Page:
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You Can Save Taxes by Hiring Your Kids

Own your own business? With summer approaching, it’s a great time to consider hiring your working-age kids, and not just because they’re family. You could save taxes in the process too!

Shifting Income
By shifting some of your business earnings to a child as wages for services performed by him or her, you can turn some of your high-taxed income into tax-free or low-taxed income. For your business to deduct the wages as a business expense, the work done by the child must be bona fide and the child’s wages must be reasonable.

Here’s an example of how this works: A business owner operating as a sole proprietor is in the 39.6% tax bracket. He hires his 17-year-old son to help with office work, full-time, during the summer and part-time into the fall. The son earns $6,100 during the year and doesn’t have any other earnings.

Hiring Your KidsThe business owner saves $2,415.60 (39.6% of $6,100) in income taxes at no tax cost to his son, who can use his $6,350 standard deduction (for 2017) to completely shelter his earnings. The business owner can save an additional $2,178 in taxes if he keeps his son on the payroll longer and pays him an additional $5,500. The son can shelter the additional income from tax by making a tax-deductible contribution to his own IRA.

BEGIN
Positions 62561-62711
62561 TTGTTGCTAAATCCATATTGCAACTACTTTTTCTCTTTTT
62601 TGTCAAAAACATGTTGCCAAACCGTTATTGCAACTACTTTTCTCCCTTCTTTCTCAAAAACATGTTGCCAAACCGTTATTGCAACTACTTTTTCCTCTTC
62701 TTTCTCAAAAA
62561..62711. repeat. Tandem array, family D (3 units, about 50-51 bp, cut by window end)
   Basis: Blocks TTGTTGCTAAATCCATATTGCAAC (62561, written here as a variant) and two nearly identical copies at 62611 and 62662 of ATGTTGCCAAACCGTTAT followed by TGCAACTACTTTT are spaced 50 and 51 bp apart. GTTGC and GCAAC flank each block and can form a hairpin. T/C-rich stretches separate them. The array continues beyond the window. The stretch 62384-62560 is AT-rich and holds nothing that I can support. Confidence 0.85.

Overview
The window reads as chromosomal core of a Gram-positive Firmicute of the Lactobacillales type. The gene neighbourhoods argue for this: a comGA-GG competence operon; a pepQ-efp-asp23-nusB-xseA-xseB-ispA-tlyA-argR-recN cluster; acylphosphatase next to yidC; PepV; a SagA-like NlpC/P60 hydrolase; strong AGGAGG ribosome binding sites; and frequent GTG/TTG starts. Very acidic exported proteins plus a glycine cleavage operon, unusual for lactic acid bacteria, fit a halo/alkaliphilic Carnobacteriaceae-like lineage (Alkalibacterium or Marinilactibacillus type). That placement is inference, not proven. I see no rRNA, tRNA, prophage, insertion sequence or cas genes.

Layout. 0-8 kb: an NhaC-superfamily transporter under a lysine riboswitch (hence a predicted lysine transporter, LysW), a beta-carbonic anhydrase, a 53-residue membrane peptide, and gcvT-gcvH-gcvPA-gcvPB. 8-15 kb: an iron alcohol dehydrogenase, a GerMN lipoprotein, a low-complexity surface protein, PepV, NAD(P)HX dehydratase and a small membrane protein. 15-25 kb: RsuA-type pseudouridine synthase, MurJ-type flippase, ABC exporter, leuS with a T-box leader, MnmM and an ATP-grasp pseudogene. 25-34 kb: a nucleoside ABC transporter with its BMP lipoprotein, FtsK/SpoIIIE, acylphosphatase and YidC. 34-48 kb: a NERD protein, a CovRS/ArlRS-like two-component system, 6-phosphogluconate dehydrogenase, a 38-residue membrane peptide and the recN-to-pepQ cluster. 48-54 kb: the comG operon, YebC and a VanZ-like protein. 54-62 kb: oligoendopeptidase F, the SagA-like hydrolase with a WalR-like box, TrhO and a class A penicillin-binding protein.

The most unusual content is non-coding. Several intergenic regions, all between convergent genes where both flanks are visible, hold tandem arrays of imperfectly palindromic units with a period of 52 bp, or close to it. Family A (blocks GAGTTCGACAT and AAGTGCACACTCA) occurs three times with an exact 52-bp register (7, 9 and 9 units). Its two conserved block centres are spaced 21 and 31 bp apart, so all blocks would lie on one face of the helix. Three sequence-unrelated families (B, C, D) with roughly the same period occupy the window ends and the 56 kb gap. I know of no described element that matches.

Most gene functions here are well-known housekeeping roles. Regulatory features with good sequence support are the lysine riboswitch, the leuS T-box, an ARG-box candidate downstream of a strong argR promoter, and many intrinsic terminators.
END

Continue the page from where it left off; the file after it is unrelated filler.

Family taxes will be cut even if the employee-child’s earnings exceed his or her standard deduction and IRA deduction. That’s because the unsheltered earnings will be taxed to the child beginning at a rate of 10% instead of being taxed at the parent’s higher rate.

Saving Employment Taxes
In addition to saving income taxes, you could also save on employment taxes. Services performed in your business by a child under age 18 are not subject to social security, Medicare, or federal unemployment taxes (FUTA). A child over 18, but under 21, will pay social security and Medicare tax, but not FUTA taxes.

Business Criterion
There are a few business entities in which the reduction of employment does not apply: (a) a corporation, or (b) a partnership/LLC that has a non-parent partner/member. However, a partnership/LLC will qualify if each partner/member is a parent of the child.

Keep in mind, the IRS could scrutinize the hiring of your child. You need to make sure they are bona fide employees and paid a reasonable salary. Keeping track of their hours worked using time sheets and summarizing the business related services they perform will help in documenting them as employees. Work unrelated to the business (i.e., household chores) does not qualify.

Hire your kids, save taxes, and keep them busy during the summer…it’s a win-win-win situation!

If you have questions about how these rules apply in your particular situation, or would like to learn about other family-related tax-saving strategies, please contact your Sansiveri professional at 401-331-0500.